How to Negotiate: Lessons From A Litigator

Andrea Coleman
4 min readDec 6, 2021
Photo by Tima Miroshnichenko from Pexels

I’ve practiced law for over fourteen years. I’m a Senior Trial Attorney. I ague motions, I conduct depositions, I try cases and I negotiate. Negotiating is at the heart of everything I do as an attorney and I’ve learned a lot about it. Everyone negotiates whether they’re a lawyer or not. So settle in and I’ll tell you some of what I’ve learned about negotiating and getting what you want.

Know your bottom line

This is the most important thing to be aware of when you’re negotiating — your bottom line. Know what you want and what boundary you won’t circumvent. What is the number, the condition, the line that under no conditions will you cross? It’s always best to have this decided for yourself internally before you begin the negotiation. Sometimes this number is decided for you by your boss, your manager, your spouse, your kid whatever. Wherever you get this line, I highly suggest that you not go into a negotiation without having this figured out. Why? Because you could get bullied into an agreement then find out later after the dust has cleared that you’ve compromised something vital.

Knowing your bottom line will also tell you when a negotiation is a waste of time. There are times I’ve begun a negotiation, the opposing side will tell me their initial position and it’s so far off from my bottom line I can tell that there’s no point in continuing discussions. This is great news. I mean, sure it sucks from a resolution standpoint but at least I don’t waste precious hours or weeks attempting to resolve something that could never resolve.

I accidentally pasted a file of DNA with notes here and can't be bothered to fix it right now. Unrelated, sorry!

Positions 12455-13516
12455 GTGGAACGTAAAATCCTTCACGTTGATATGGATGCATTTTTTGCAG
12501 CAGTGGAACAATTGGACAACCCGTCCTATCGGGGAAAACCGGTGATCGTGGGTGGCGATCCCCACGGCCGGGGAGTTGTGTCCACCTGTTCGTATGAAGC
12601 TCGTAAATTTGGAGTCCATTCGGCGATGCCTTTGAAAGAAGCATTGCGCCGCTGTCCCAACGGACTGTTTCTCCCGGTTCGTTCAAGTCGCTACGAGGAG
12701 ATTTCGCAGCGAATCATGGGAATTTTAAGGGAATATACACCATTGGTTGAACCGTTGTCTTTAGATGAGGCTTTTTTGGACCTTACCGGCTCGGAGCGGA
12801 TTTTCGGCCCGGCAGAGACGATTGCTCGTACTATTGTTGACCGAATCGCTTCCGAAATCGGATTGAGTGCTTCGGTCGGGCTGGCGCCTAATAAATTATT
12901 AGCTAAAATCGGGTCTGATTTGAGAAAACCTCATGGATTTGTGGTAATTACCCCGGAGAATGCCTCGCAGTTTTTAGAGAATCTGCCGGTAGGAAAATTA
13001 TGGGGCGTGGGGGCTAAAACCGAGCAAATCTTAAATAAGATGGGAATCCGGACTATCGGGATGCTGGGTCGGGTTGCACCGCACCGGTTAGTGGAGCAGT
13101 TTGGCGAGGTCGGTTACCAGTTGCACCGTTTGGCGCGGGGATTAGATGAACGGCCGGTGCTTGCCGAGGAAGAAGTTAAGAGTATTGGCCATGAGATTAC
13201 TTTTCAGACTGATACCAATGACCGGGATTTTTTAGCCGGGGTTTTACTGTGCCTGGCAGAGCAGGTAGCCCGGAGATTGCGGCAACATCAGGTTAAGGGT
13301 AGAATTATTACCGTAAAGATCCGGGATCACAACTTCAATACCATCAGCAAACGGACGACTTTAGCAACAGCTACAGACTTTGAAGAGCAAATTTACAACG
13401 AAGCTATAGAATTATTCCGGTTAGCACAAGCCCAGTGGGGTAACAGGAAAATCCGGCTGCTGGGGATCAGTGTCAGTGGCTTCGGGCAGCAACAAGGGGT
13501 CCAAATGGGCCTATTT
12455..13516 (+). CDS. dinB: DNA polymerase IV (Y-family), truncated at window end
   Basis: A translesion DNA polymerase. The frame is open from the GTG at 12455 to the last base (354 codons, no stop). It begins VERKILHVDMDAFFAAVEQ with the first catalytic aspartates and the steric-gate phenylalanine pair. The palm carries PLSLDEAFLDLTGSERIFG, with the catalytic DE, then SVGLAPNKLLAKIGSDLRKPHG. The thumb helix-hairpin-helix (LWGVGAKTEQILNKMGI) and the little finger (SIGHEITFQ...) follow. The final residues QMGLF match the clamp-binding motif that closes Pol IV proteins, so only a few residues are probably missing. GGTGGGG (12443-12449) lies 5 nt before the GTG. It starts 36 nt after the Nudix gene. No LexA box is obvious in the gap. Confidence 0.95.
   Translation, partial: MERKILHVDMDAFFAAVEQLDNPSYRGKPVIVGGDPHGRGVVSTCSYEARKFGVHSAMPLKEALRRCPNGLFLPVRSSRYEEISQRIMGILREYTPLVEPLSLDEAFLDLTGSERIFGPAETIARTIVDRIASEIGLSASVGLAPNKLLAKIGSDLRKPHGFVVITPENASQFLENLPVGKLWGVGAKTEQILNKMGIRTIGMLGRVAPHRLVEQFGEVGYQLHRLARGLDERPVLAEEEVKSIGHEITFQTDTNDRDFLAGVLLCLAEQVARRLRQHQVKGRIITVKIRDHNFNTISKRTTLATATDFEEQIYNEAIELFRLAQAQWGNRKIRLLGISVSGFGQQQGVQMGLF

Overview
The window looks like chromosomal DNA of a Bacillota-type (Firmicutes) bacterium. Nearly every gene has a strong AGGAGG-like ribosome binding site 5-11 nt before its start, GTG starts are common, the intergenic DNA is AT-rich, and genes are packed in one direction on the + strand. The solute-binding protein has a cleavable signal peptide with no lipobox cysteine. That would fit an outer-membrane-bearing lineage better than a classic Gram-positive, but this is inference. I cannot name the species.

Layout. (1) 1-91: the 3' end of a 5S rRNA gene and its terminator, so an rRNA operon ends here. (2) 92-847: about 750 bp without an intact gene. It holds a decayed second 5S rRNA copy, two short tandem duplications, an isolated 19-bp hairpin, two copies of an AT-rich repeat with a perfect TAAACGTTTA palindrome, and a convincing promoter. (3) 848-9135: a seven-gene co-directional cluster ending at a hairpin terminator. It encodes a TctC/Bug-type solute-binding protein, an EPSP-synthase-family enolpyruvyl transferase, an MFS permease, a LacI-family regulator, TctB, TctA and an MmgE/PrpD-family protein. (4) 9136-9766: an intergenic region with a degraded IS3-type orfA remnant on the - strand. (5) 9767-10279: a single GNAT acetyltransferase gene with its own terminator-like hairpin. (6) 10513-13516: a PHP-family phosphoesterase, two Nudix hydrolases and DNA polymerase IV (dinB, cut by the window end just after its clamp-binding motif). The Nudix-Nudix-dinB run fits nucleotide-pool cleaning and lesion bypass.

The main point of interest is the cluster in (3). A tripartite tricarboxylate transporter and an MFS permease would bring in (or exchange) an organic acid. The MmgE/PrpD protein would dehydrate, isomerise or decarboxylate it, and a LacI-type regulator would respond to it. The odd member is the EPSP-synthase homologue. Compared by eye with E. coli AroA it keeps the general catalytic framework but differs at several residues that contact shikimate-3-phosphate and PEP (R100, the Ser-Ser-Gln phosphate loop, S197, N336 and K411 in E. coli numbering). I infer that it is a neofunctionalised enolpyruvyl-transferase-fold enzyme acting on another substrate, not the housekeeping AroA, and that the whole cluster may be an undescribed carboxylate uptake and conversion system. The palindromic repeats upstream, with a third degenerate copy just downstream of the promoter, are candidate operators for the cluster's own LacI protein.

Know your opponent

You need to know what kind of person you’re negotiating with. Not just like are they shady or trustworthy but also do they have the power or are they a puppet? So, in most negotiations the person doing the talking isn’t the person who has the authority. From a legal perspective, the attorney in court sometimes has the authority to negotiate, to offer or accept a number but usually they’re not the real person in power. The person who really has the power is the person the attorney calls from the hallway in court. That person is the one who really decides what’s up. Make sure you know who that is and what they care about.



Andrea Coleman

Reiki Master, Lawyer & Comic with over 815K views: I love rules, writing & laughing.